While the bunch is cluelessly waiting for Hua Ying to reemerge from her potato form, Luo RuLie has sucked away Tang Kun’s 10 years worth of kung fu. Upon finding out by Tang Yi, who wants to level up himself, the two coil into a fight. In the process, Tang Yi provokes the vampire mother (Wen Xuan’s mom) by poking her with a fat needle and sends her in pursuit of Luo RuLie.

Wen Xuan senses his mother’s distress and runs out to her…

Episode 5

This story starts with a thread.

A thread on a tattered shirt, sewed and resewed on many sleepless nights by the hand of a doting mother.

The thread hangs languidly as the shirt owner, Wen Xuan, cries for tearing the shirt his mother so tirelessly mended for him. Picking up the thread gingerly, ChangQing commiserates. After a moment’s consideration, he bestows the thread the essential task of leading the son to his mother.

While one might scorn the ludicrousness of which this scene is executed, the thread, undoubtedly, gets the job done. It leads the bunch to the gambling house and by chance, XueJian and Jin Tian discover the opening to the underground chambers.

There, a series of unfortunate events take place in quick succession:

  • The appearance of the thread pulled the vampire back from her animalistic inclination momentarily, creating a gap for Luo RuLie to regain control over her.
  • When ChangQing and his fellow Taoist monk arrive at the secret chamber fashionably late, the vampire mother is sent after them. ChangQing manages to disrupt Luo RuLie’s reign over the vampire after a fireworks worth of colors and special effects. Then, when Wen Xuan enters, as if on cue, the vampire mother collapses and loses consciousness.

  • The Taoists engage in a fight with Luo RuLie and eventually killing him in an joint effort. (What? He dies? Just like that?! How anticlimactic!)
  • Deep inside the chambers, Tang Yi is in a therapeutic session with Tang Kun the Grandpa for his inferiority complex that resulted from being an illegitimate son.
  • XueJian and Jin Tian reproach Tang Yi for his misdemeanor and Hua Ying, the elfin beast, takes human shape and sucks away all of Tang Yi’s kung fu as punishment.

Things wind down a bit after that: Wen Xuan’s mother is cured by Hua Ying and Jin Tian’s father turns out to be Tang Kun the Grandpa’s long term friend.

Then it spices up again:

A long time ago, on a cold, snowy night, an infant, wrapped in pink loincloth was found at the doorsteps of Yong An Pawnshop.

She was picked up by the pawnshop’s owners, a loving couple who lived modestly, and brought inside. Once inside, the story quickly unfolded itself. The meager couple had only just given birth to their own child, a boy named Jin Tian. Then months earlier, the family was burdened with one mouth to feed when a fellow businessman dropped off his son (MaoMao) at the pawnshop before going on a business trip. The father never returned to reclaim his son, and by doing so had given Jin Tian an older brother and a playmate.

The baby’s surprise arrival would have been no problem to the kind couple, except that getting by was already difficult enough for the family. Eventually, the couple had to seek help.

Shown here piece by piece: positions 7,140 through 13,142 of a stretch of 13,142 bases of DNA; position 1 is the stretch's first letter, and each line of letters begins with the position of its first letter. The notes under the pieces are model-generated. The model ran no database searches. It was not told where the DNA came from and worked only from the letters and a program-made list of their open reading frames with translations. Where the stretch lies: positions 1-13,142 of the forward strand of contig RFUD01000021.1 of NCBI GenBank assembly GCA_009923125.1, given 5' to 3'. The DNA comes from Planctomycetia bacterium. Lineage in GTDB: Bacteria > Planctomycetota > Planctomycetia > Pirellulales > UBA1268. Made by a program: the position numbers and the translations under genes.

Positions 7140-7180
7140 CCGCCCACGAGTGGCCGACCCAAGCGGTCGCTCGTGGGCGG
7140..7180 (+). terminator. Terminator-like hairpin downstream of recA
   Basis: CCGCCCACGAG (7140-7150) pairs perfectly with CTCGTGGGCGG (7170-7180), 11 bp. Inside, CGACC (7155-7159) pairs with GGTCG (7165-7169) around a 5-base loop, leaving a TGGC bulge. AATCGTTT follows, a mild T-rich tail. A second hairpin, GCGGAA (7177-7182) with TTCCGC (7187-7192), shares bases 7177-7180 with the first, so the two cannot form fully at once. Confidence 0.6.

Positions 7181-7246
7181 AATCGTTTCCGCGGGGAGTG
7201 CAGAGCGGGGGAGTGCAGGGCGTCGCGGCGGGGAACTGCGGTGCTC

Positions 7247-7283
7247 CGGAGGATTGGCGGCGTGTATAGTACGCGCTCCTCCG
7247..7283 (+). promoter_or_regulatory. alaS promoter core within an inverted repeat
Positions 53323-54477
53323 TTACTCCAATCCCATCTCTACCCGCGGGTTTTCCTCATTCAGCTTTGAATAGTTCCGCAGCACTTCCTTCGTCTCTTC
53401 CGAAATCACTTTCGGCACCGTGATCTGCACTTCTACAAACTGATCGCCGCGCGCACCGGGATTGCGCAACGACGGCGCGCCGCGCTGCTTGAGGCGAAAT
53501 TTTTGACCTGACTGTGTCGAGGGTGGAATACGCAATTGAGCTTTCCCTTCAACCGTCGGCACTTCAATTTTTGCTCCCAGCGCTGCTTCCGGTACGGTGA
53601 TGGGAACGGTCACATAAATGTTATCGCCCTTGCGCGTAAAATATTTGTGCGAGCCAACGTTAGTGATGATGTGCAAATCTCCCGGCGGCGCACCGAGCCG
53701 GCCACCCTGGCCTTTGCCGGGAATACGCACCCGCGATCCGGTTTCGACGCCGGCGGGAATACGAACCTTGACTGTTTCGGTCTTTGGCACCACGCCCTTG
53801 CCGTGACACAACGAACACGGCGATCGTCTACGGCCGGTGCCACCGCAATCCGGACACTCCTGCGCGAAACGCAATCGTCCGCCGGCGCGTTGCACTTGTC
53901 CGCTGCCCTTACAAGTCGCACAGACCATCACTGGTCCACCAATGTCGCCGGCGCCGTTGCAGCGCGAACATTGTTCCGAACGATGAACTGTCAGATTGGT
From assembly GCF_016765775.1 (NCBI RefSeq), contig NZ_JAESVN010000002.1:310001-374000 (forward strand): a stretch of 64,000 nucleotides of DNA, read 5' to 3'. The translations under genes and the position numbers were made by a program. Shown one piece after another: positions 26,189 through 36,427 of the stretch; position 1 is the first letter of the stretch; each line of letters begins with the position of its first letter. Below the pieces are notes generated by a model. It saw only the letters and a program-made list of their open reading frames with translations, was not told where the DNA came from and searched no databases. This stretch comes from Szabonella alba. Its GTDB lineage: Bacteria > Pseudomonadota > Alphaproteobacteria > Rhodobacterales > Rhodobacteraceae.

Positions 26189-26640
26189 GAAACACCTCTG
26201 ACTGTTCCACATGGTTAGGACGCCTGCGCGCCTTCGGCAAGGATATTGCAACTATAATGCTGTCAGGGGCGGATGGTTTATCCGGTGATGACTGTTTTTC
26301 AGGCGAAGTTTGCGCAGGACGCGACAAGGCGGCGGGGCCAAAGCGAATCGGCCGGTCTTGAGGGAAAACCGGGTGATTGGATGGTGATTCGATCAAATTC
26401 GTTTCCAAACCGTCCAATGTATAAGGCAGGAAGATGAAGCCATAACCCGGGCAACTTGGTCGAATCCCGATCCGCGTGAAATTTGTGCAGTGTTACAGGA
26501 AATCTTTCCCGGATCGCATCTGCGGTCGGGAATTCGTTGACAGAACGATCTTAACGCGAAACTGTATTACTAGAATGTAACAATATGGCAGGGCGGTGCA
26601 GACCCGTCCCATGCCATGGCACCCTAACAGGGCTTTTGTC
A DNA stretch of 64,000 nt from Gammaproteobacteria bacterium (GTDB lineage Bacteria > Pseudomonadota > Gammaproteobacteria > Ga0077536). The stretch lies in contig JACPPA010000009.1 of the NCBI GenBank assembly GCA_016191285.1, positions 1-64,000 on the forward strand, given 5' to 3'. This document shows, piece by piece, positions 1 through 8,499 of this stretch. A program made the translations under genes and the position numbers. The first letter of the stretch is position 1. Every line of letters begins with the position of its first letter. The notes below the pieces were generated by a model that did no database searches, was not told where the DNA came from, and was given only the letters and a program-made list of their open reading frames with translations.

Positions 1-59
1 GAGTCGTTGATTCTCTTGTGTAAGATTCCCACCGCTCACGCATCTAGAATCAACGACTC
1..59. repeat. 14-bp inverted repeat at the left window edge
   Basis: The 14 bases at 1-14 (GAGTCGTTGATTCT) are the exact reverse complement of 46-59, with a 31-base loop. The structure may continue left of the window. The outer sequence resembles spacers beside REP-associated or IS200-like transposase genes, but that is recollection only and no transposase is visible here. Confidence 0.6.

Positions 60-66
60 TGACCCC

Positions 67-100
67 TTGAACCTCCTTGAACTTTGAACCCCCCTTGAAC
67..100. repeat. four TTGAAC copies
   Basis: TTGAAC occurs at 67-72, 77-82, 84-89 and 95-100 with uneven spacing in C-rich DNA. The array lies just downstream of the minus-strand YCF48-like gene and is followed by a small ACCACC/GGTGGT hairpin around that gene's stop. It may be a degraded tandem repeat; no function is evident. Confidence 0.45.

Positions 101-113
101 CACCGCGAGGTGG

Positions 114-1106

So on the day of Tang Kun’s son and daughter-in-law’s funeral, Jin Tian’s parents brought the baby for adoption. The baby shone a light of promise on the devastated man that Tang Kun, much younger then, immediately accepted the adoption and named her XueJian.

MaoMao was there to witness the entire exchange. (Aside: look at those chubby cheeks! Ain’t he adorable?! 😀 )

And he’s here to recall the exchange. But before he says anything, ChangQing stops him and takes him aside. In a quiet voice, ChangQing reasons that XueJian is in good hands and happy, there is no reason to ruin that happiness if her grandfather isn’t ready to divulge the truth yet. MaoMao concedes.

With the Poisoned People case nicely resolved and Wu Du Shou found, ChangQing bids everyone goodbye to return to Mt. Shu. Shortly before his departure, he is pressed by XueJian to let slip a few of the things he can foresee (he’s said to have the power of foresight).

Ambiguously, ChangQing tells her,

“You’ll find your knight in shiny armor and you’ll be with him, and be happy.”

And so, with the message to ponder, the story about a thread ends.

Episode 6

The town has its quietude back; Jin Tian and XueJian have their old, bicker-filled dynamics back.

Yet, behind each scathing remark is the ill hidden intend for good.

On this particular night, Jin Tian is helping XueJian collect flower dew for her grandfather. They are talking when the thunder roars loudly across the pitch black sky. Jin Tian reaches out both hands in giddy anticipation for another gift that’s sure to drop from the sky.

None came. Instead, a ball of red hurtles down rapidly and lands on the pinnacle of the Suo Yao Tower (named after its demon-locking purpose. Might add, the tower looks just like the game!)

What emerges from the puff of red is ChongLou, the lord of the demon realm. He is temperamental and unbounded by the rules and relegations of this world. Yet, there’s a certain stubbornness about him. In pursuit of the only opponent worthy of his attention (namely Fei Peng), he has descended to the mortal realm to continue the unfinished fight with warrior Fei Peng.